I am a classically-trained singer who was told for many years that belting would ruin my voice. After my dream European-opera career did not work out, I started getting hired to sing legitimate musical theatre — around this same time, I was also starting to teach private voice lessons.
Wanting to stay on top of the latest trends, I sought out a belting voice teacher, and started going down the path of no return! Belting felt very freeing and terrifying at the same time: “I can spread my mouth when I sing?” “No vibrato?” “Add in more chest voice?” By playing around with this style, I learned even more about my instrument, which even helped to inform how I approach other forms of singing.
In 2018, I was lucky enough to be a part of the National Association of Teachers of Singing’s (NATS) NYC Chapter Mentorship Program, where I worked with the phenomenal Mary Saunders-Barton and solidified a belt teaching style that I utilize today, working with my musical theatre students each week. I take the time to figure out what works in my own voice and reframe it so the student is able to understand and repeat on their own.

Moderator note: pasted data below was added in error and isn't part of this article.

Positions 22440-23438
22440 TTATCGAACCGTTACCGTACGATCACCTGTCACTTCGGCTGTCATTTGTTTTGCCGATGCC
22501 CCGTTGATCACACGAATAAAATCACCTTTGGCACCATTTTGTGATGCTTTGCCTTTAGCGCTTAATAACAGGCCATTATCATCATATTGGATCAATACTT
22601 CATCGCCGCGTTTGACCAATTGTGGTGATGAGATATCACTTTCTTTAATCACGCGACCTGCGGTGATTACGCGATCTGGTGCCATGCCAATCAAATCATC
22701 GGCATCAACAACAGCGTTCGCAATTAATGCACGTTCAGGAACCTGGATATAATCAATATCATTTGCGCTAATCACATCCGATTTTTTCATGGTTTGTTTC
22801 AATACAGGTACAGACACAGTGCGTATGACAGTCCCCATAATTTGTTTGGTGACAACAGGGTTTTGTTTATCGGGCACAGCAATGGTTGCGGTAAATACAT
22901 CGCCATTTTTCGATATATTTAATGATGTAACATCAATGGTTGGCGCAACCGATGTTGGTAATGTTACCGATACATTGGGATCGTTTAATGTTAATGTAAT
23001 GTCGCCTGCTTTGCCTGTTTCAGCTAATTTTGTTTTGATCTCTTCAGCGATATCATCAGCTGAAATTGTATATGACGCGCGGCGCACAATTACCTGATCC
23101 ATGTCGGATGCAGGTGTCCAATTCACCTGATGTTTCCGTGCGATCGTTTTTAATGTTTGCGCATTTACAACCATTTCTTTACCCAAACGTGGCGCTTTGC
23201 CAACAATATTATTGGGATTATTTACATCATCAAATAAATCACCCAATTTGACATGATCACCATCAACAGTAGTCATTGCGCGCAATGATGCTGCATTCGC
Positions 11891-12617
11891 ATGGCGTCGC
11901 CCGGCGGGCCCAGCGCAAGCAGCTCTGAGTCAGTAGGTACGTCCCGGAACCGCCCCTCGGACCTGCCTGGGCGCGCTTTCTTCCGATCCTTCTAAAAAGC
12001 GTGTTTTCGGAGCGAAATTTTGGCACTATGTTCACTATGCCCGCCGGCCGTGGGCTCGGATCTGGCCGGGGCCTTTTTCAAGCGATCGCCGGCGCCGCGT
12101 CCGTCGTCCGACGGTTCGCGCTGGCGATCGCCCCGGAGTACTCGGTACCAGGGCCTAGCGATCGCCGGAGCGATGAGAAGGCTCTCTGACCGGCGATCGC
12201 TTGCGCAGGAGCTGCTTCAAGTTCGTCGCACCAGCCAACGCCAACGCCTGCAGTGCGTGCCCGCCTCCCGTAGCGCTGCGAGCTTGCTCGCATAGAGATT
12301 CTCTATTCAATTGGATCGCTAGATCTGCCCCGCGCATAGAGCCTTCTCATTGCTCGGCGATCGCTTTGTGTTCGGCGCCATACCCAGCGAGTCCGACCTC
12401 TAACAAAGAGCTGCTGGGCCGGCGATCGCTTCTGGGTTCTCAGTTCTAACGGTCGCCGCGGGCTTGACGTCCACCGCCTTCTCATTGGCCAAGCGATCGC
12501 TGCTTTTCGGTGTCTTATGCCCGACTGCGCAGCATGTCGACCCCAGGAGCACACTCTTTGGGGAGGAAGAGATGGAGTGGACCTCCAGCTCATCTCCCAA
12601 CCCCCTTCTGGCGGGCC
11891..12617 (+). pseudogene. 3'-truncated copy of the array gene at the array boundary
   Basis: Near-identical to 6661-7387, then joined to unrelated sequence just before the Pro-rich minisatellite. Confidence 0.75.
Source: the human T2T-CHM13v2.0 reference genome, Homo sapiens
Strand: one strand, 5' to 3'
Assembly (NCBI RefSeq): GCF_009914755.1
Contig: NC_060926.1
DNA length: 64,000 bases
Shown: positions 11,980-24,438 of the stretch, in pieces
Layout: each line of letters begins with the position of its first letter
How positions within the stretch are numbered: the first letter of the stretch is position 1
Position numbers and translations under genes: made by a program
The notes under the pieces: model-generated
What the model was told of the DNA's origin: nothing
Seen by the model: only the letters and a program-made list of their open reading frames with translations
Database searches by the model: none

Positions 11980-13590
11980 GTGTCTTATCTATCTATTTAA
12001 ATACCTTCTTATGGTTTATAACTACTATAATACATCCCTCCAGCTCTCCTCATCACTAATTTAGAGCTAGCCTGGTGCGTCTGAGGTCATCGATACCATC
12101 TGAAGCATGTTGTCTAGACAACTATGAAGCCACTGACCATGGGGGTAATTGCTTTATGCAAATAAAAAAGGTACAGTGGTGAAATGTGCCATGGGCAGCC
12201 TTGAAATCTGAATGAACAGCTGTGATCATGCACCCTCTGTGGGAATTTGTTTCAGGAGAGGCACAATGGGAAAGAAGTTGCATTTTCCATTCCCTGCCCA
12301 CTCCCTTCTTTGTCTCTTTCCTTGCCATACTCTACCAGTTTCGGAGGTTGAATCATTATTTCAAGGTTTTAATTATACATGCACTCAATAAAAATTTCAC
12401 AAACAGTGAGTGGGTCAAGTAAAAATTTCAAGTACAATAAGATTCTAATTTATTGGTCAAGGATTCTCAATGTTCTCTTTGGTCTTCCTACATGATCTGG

There is no “one-size-fits-all” way to belting and I think that’s why I love singing and teaching it so much. It’s a fun puzzle to decide what colors the voice can make. When everything is aligned, belting can feel like you are doing no work. If you do feel like you are working hard to make sounds: stop, reset, and reassess.